The only hospital that i know of was at Rorke's Drift.

However there was a Sgt.-I. Msktry Chambers, G. 1011 Killed In Action at Isandlwana.
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90th

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PostSubject: Pvt Jenkins   Wed Jan 05, 2011 12:26 am

Hi Ctsg.
25 /B 841 . J. Jenkins was indeed KIA ( Assegaied ) R.D . ACCORDING to Julian Whybra this from England's Sons .
David Jenkins is more than likely also at R.D . Here are some details ...........

25 B / 295 . Pvt . David Jenkin's Letter home ( see page 30 ) Indicates a possible presence at R.D. , however ,
'' The Times '' ( October 79 ) on his return home , RECORDS HIS PRESENCE THERE , HE WAS in possession of a
Rorkes Drift Ladies ' Testimonial Fund Bible ( Inscribed on the Flyleaf ) , AND HE IS ALSO RECORDED IN THE 1 /24TH
record of services as having been PRESENT the Drift . Serg Wilson , Pvt's Payton , Desmond , 25B / 295 DAVID JENKINS
and Roy 1 / 24th HAD BEEN SENT TO THE REAR WITH PRISONERS according to a letter written by COL SGT Wm Edwards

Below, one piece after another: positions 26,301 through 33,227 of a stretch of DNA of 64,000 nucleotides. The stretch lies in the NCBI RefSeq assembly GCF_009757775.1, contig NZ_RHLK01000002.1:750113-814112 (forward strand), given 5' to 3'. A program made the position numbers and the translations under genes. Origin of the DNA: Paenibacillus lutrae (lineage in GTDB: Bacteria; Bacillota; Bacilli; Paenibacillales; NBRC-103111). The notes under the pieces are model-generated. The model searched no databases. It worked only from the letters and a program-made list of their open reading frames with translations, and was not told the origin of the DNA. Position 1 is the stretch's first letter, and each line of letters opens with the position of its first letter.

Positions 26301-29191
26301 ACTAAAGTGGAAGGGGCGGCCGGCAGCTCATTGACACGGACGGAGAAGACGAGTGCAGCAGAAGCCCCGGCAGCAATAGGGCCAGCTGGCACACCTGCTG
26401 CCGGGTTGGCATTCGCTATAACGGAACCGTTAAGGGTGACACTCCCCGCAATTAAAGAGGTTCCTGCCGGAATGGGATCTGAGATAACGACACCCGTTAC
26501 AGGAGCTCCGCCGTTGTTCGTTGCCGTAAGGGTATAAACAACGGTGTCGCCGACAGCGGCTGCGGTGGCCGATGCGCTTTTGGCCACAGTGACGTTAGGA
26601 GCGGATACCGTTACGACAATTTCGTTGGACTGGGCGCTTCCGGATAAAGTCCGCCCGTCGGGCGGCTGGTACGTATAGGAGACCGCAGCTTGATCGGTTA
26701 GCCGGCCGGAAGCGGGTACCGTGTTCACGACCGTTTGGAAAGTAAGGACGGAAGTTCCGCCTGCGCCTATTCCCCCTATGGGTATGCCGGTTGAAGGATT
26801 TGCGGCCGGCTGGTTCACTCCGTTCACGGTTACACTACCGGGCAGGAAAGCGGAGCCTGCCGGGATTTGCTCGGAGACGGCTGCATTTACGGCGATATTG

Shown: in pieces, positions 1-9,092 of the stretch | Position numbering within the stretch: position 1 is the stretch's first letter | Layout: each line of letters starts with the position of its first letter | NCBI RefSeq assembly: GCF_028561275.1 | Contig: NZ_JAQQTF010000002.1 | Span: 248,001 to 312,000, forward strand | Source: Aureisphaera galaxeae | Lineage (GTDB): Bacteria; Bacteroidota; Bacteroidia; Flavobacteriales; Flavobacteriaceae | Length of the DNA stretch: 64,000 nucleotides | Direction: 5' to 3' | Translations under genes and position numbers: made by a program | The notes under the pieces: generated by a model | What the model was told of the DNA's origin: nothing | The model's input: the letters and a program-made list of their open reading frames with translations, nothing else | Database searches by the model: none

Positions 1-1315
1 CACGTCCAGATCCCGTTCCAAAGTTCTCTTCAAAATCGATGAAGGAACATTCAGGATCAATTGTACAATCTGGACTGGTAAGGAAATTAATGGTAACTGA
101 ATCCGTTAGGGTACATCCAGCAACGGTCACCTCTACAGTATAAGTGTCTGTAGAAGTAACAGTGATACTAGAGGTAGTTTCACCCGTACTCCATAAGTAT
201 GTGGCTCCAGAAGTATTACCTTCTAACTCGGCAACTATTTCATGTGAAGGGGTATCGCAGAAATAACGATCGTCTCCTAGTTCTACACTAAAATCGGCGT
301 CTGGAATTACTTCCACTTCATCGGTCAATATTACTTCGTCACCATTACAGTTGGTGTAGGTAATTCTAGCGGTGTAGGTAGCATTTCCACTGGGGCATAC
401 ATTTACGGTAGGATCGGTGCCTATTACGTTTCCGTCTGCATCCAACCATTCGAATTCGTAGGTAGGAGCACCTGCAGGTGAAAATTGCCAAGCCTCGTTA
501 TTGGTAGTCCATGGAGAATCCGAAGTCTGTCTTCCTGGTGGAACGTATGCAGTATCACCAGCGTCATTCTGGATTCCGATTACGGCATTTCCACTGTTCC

KIA Isandlwana . The bible , Record and Letter are all in the RRW Museum . En-route back to the Column Roy was admitted
to Hospital at R.D . Thus David Jenkins WAS NOT WITH G Coy on the 22nd Jan . His inclusion among the defenders SOLVES
the riddle of ' Others ' having seen ' Jenkins ' both in the Hospital and on the wall ( Confusing this man with 25B/ 841 Pvt.
Jas . Jenkins , KIA , R.D ) .
So as you can see there are two Jenkins in the updated paperwork at R.D .Hope this has been some help .
cheers 90th Idea

PS. You didnt get the bible unless you were at R.D .
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old historian2

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PostSubject: Re: 259 Private Jenkins   Wed Jan 05, 2011 11:20 am

Just one question. The letter in-question, was it written by the Jenkins that is in the Grave section posted by John yesterday.
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PostSubject: Re: 259 Private Jenkins   Wed Jan 05, 2011 11:37 am

"The letter mentions the deaths of Sergeant Instructor of Musketry George Chambers who married Elizabeth, daughter of Isaac Lewis of Brecon, in January 1877 and her brother Gunner Thomas Lewis of Royal Artillery, who was involved in the fighting at Rorke’s Drift which took place some 12 hours after the disaster at Isandlwana. George Chambers’s name is remembered to this day on his father-in-law’s headstone in Brecon Cemetery and in the Regimental Museum where a coalport mug given to George and Elizabeth as a wedding present is on display.